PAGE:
Chuck Muir, a client of Blue Lotus and Orlando resident, says he has been plagued by injuries during his life. At age 47, he’s dislocated his shoulder nine times, and undergone shoulder and ankle surgery. “I’ve been on 800 mg of ibuprofen three times a day for years. I thought about CBD and gave it a try. At first I wasn’t sure if it was working, but as soon as I stopped taking it, my hands and ankles would ache,” Muir says. “I don’t even take ibuprofen anymore. I take the CBD oil at night and it also seems to help me sleep better as well.”

After completing chemotherapy in 2017, Jacqueline Wickiser has experienced chronic joint and bone pain as a side effect of medication. “The pain is particularly bad in my legs. I have tried over the counter medications, body soaks, various vitamins to no avail,” she says. “I don’t like to take any stronger pain medications and I am really not a fan of taking any more medicine than I need to.”

She decided to try CBD, beginning with a topical salve for the muscle aches, but at night she couldn’t get comfortable so she tried CBD oil. “After three days I felt much better. I was able to sleep more comfortably, with much less pain and in a much better frame of mind. Even my family said that I seem so much more calm and happy. I really wasn’t trying to accomplish that but what a great side effect. Since it’s natural I feel good about it,” Wickiser says.

There is also a sense of growing acceptance of CBD among the medical community. Dr. Varesh Patel, a family practitioner, launched Medical Cannabis Physicians, focused on prescribing medical marijuana and CBD. “The types of conditions where CBD could be used vary, and that’s the beautiful thing about it,” he says. “It depends on the medical conditions, but it can be used for generalized anxiety, insomnia, chronic inflammation and to improve focus. I actually take it myself daily for mental clarity.”

There are also continuing studies on CBD’s impact on those with autism. “I have two patients who are severely autistic and they’ve started using high-dose CBD. It’s not a cure but it is changing their behavior patterns, helping them be more functionable in society,” Patel says.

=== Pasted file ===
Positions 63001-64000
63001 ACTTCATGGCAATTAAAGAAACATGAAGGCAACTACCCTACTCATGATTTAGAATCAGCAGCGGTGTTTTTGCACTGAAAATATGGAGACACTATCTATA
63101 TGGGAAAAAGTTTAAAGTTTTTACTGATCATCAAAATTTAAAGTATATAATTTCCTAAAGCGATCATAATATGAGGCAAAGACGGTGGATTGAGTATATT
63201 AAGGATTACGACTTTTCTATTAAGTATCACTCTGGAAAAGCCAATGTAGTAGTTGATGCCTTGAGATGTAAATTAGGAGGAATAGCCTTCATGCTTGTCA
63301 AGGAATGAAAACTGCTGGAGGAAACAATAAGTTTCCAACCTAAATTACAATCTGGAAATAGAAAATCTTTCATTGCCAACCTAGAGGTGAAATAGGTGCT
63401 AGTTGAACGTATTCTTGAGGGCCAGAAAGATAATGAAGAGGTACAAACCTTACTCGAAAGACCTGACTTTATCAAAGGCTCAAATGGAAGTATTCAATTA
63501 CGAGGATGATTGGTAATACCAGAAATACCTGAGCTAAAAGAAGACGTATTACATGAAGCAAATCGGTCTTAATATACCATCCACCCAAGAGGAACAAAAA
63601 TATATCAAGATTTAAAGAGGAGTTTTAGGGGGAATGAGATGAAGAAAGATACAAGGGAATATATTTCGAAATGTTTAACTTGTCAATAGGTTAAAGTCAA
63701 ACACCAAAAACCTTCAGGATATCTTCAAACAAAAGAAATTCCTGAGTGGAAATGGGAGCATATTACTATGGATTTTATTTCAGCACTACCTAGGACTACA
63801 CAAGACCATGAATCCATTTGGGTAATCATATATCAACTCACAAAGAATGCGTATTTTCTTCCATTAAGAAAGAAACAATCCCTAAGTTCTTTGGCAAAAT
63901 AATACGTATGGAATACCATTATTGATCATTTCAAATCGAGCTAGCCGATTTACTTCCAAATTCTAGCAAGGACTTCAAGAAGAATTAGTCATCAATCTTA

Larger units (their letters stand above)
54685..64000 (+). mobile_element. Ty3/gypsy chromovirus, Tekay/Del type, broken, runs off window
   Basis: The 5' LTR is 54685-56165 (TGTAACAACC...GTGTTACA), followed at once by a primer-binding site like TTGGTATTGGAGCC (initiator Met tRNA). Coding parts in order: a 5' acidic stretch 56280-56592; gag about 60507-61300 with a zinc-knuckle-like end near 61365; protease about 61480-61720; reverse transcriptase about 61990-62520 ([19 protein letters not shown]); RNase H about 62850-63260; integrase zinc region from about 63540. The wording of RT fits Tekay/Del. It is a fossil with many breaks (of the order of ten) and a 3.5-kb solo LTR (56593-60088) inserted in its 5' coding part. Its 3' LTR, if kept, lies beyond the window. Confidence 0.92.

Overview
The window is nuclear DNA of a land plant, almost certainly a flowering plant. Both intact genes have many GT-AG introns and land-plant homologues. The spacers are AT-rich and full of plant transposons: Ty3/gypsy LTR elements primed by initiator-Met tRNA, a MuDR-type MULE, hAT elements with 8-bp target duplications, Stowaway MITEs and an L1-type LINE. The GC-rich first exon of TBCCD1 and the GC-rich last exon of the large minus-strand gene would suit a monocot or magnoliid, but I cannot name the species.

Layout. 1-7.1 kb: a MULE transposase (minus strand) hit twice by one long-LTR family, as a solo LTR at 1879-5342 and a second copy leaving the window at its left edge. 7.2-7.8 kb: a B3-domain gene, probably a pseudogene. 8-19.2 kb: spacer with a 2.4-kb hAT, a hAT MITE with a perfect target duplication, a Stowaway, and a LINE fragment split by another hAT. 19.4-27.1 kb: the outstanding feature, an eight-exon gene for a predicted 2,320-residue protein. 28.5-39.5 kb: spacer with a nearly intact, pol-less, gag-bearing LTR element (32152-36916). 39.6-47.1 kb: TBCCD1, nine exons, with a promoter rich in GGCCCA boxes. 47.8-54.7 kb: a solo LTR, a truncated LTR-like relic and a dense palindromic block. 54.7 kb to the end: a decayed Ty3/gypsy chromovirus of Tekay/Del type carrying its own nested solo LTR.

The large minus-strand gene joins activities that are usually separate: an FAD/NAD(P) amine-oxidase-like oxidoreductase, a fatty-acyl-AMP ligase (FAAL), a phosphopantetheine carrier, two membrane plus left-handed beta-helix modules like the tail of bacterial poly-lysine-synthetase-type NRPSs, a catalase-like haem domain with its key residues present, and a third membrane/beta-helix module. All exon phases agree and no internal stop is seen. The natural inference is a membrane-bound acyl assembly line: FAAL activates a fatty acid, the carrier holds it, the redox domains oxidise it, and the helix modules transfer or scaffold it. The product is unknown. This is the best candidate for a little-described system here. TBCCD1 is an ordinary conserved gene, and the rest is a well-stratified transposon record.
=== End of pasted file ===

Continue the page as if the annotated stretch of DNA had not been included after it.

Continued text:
Florida’s role in the CBD economy
CBD’s prevalence lately is due in large part to the Farm Bill. Hemp was illegal to grow or sell in the U.S. until the Farm Bill was signed into law in 2018. Once it was made clear that the federal government would not consider hemp a controlled dangerous substance, the CBD market cracked wide open and Florida wants to be at the forefront.

In 2019, the legislature approved a bill in 2019 to allow the Department of Agriculture and Consumer Services to formulate its own hemp program, one of the first states to do so. Commissioner Nikki Fried appointed Holly Bell as the first director of cannabis.

“Our commissioner had a vision of bringing the program here and getting the program started in 2019 … and we took a different approach than other states, maybe a bit backward because we first permitted and allowed the processing or extracting, wholesaling and retail distribution first,” she says. “We worked through our food safety group to address numerous products out there, testing them for contaminants and to make sure they have what they say on the label for consumer protection. … When we go out and pull random samples for safety testing, we’ve received some alarming results, including high levels of lead.”